The Angry Inch

by Richard Nilsen

Who is this man?
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This is arguably the most recognizable face of the 20th century; you may recognize him without his most iconic feature. But probably not. Without it, he looks like any anonymous businessman or bourgeois politician of his time. Yet, give him back that one little caterpillar curling under the shade of his nostrils and you can recognize him instantly.
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In fact, you don’t really need the rest of the face. Even an abstract diagram can be given its name without much puzzling. That mustache defines the face of the single most evil person of the previous century (nominations are now open for the current era). Before the middle of the last century, there were many who bore a similar fungus on their lip, but since then the so-called “toothbrush mustache” has gone understandably out of fashion, save for a few copycat dictators and a comedian or two attempting irony.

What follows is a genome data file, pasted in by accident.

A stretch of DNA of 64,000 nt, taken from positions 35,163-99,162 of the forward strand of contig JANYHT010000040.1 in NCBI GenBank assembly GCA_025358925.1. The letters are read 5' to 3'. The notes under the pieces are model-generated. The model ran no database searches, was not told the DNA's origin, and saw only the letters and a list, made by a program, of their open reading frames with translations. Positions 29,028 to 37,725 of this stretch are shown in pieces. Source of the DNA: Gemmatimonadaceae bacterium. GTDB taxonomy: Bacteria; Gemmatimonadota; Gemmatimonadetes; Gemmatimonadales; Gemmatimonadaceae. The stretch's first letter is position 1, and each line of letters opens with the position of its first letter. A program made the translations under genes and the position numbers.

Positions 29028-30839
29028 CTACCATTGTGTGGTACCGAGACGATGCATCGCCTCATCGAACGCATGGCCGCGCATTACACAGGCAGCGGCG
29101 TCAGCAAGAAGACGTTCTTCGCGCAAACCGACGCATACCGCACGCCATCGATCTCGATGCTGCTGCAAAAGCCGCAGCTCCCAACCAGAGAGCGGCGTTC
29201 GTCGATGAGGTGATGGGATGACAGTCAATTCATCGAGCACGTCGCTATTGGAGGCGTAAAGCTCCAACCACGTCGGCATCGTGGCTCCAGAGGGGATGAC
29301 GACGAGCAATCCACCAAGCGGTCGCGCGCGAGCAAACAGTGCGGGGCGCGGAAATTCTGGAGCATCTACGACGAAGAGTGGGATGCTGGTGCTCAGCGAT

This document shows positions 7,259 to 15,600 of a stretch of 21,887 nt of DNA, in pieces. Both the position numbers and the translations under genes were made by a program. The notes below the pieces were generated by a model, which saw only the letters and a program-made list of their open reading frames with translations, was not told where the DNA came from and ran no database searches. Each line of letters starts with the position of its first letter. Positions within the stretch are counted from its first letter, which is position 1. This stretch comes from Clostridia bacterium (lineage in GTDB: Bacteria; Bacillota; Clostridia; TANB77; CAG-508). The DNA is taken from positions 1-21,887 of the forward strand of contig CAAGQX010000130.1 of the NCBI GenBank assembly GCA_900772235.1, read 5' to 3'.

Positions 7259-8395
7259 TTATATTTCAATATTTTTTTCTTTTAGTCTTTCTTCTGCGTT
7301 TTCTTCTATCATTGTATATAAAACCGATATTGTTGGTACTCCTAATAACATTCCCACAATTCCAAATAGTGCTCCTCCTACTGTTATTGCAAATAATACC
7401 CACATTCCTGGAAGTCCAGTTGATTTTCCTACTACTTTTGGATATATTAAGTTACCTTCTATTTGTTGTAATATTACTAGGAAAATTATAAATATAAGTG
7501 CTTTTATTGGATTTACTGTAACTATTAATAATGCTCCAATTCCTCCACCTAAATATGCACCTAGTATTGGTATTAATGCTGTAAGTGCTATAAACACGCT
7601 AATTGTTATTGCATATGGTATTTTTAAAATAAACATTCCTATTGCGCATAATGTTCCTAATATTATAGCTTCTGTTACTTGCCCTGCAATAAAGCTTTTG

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Yet, before its demonization, the lip tonsure was famous for defining the Little Tramp of Charlie Chaplin. It was also worn by Oliver Hardy (“Here’s another nice mess you’ve gotten me into.”) One would be hard pressed to understand the thing in any way but comical, until it occupied the philtrum of the Great Dictator. It’s hard now to realize that it could grace the passport photo of Eric Blair on his way to Burma to shoot an elephant, later to write about it as George Orwell.
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Then, there is precedent for the little fuzz as popular with strongman rulers. Generalissimo Francisco Franco, before he was still dead, bore the little bristle. So did pre-war Japanese Prime Minister Fumimaro Konoe. And, of course, Peter Parker’s boss in the Spider-Man comic books is J. Jonah Jameson. The scant inch-of-hair has a long pedigree.
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Even now, there are those willing to sport the growth. Former Ecuadoran president, Abdala Bucaram, known to his voters as “El Loco,” sported it before he was impeached. Zimbabwe “president for life,” Robert Mugabe wears one so tight and slender, it barely fills the space between his two nostrils.
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Michael Jordan tried one on for a series of ads he made for Hanes underwear. It won him the title of “Herr Jordan.” His friend, Charles Barkley admitted, “I don’t know what the hell he was thinking and I don’t know what Hanes was thinking. I mean, it is just stupid. It is just bad, plain and simple.”